I left Harry’s in time to make it to KKatie’s Burger Bar in Plymouth before the kitchen closed. This isn’t a restaurant review, but after an evening of fishing on the South Shore you could do worse than to sit down to a Hell Burger and an IPA. Piscator non solum piscatur.


SunCloud Readers


SunCloud Conductor Readers–$79.99 with free shipping and a lifetime warranty.

I didn’t set this site up to sell or promote gear, but I have no problem talking about equipment I like–particularly if it’s a good value.

If you’re like me, you don’t have an extra $300 lying around to plunk down on a pair of polarized sunglasses (and if you’re really like me, you probably wouldn’t even if you did). Last year I stumbled upon SunCloud sunglasses at my local Olympia Sports. Simply put, these are quality polycarbonate polarized sunglasses at a very reasonable price (about $50 for their basic plastic frames–a bit more for wire). I liked them so much I talked my wife into getting a pair. She loves hers, as evidenced by the fact that they’re the only pair of sunglasses she hasn’t lost or broken within a month.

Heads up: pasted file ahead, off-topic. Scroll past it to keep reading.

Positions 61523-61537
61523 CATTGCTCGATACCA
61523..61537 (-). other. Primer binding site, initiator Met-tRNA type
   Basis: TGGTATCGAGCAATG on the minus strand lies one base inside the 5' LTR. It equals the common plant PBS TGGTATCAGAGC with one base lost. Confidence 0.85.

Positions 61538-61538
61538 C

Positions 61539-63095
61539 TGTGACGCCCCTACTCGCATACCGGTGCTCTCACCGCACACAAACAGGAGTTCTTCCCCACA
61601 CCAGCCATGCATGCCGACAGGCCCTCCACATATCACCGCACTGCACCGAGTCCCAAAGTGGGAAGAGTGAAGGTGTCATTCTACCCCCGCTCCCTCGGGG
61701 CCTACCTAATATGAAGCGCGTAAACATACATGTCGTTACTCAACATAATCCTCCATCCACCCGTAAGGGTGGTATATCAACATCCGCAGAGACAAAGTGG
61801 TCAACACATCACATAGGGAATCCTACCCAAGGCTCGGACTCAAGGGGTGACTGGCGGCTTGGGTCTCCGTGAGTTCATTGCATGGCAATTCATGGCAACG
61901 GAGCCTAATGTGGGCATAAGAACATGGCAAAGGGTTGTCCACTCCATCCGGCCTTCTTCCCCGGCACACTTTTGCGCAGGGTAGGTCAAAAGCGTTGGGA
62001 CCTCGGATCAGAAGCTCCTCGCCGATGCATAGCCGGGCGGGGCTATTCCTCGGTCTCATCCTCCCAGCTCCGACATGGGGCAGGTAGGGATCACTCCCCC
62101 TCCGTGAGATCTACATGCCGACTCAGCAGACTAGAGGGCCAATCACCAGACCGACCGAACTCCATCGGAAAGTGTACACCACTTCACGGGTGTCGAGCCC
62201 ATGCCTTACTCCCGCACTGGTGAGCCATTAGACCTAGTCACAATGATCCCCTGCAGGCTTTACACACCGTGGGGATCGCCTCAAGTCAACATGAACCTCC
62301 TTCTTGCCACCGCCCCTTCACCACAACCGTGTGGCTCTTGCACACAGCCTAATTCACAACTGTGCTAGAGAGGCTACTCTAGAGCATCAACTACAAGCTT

After I turned 50, my near vision began to deteriorate noticeably with each passing year, to the point where I began carrying reading glasses when I went fishing. Threading 5X tippet through a small hook eye is a particular problem in low light, but has become increasingly difficult in the light of day. I finally decided to break down and buy a pair of polarized readers.

A quick trip to the SunCloud website revealed they had several options for polarized readers, ranging in price from $80 to $90—very reasonable, I thought. Because I don’t like to buy glasses without first trying them on, I visited two local dealers near me: Olympia Sports and REI. These retailers must think the entirety of their clientele is under under age 30, because neither had a pair of readers in stock. (I emailed the company, but they could not tell me which of their retailers stocked readers.) I took a chance and bought the Conductor Readers online with the +2.00 magnifiers. Standard shipping was free.